the guy at Dick's is dead wrong.  you cannot optimize the launch angle and spin rate for a 90 mph swing speed using a 9 degree driver with any shaft.  the TRUE LOFT of the driver head is the FIRST fitting factor.  the shaft is for fine tuning.  by TRUE LOFT i mean the ACTUAL MEASURED center-of-the-face loft when the head is in it's designed and manufactured lie angle.  the guy at Dick's has no idea what that is unless he has learned how to measure it and has the proper tools to do it.  the number that is on the bottom of the clubhead is a reference point of the design.  it is the INTENDED loft.  and just saying that it's within a degree or two is pure BS.

the rest of your post, Southern, is very accurate and please don't take offense at my post here.  i'm not dissing you at all but there is a LOT of BS hype out there that golfers are being fed that is KILLING their game.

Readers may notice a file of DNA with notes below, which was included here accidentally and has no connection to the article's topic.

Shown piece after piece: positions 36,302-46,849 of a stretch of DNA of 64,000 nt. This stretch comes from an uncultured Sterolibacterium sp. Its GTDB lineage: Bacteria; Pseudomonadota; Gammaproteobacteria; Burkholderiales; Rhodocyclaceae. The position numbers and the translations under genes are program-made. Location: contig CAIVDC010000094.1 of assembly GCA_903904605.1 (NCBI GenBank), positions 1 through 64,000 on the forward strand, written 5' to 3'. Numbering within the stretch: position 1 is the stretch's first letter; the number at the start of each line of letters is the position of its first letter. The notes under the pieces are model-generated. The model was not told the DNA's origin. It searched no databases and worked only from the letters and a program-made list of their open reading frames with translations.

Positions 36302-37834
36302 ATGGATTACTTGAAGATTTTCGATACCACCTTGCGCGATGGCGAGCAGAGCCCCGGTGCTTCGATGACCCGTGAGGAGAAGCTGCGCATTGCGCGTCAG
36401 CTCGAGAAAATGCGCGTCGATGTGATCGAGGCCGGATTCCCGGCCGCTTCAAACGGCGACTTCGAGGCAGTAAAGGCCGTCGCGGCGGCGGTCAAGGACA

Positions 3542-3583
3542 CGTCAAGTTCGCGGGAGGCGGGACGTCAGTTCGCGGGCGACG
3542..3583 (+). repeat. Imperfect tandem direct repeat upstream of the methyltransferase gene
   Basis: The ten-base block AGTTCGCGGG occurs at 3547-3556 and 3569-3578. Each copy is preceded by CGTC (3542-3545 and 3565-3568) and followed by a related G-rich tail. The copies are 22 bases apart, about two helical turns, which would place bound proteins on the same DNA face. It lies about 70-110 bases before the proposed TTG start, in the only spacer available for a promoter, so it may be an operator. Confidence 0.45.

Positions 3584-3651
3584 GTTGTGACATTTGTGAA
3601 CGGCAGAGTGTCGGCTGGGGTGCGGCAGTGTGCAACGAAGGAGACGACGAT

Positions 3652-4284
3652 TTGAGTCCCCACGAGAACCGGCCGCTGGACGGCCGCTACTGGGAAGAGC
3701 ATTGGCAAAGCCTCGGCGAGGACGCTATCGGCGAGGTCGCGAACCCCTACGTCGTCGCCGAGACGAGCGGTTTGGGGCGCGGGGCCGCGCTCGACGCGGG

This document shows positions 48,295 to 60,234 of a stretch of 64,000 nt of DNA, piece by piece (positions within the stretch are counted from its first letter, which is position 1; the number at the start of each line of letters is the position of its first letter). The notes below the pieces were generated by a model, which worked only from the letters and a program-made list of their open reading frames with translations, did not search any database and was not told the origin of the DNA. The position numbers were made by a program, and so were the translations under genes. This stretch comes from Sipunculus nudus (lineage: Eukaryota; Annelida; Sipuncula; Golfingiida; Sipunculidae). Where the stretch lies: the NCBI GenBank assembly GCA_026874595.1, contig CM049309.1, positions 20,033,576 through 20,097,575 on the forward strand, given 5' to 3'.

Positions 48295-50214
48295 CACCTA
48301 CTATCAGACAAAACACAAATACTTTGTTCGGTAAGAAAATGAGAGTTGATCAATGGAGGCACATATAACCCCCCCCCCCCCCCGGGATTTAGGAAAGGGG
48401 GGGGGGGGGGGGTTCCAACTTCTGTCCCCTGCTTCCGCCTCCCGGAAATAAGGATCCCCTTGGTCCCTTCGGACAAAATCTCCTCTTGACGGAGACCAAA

btw- next time you talk to a "Salesperson" at a retail outfit ask them what schooling in clubfitting they've had.  it's scary!

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Originally Posted by jeffrey r

I took that K15 combo out for its one and only round last week, and it was an interesting mix of contrasts.  On the one hand, I never had a better driving round, keeping the ball in the fairway or right off the fairway, and this was a big help to my round and to my confidence.

So unless you get fitted OP, trial and error is your only option.  Maybe try to pick up something like a 12* G10 (which should be pretty cheap) to experiment with what the extra loft might to for you.



If that happened to me, I wouldn't change anything about that driver!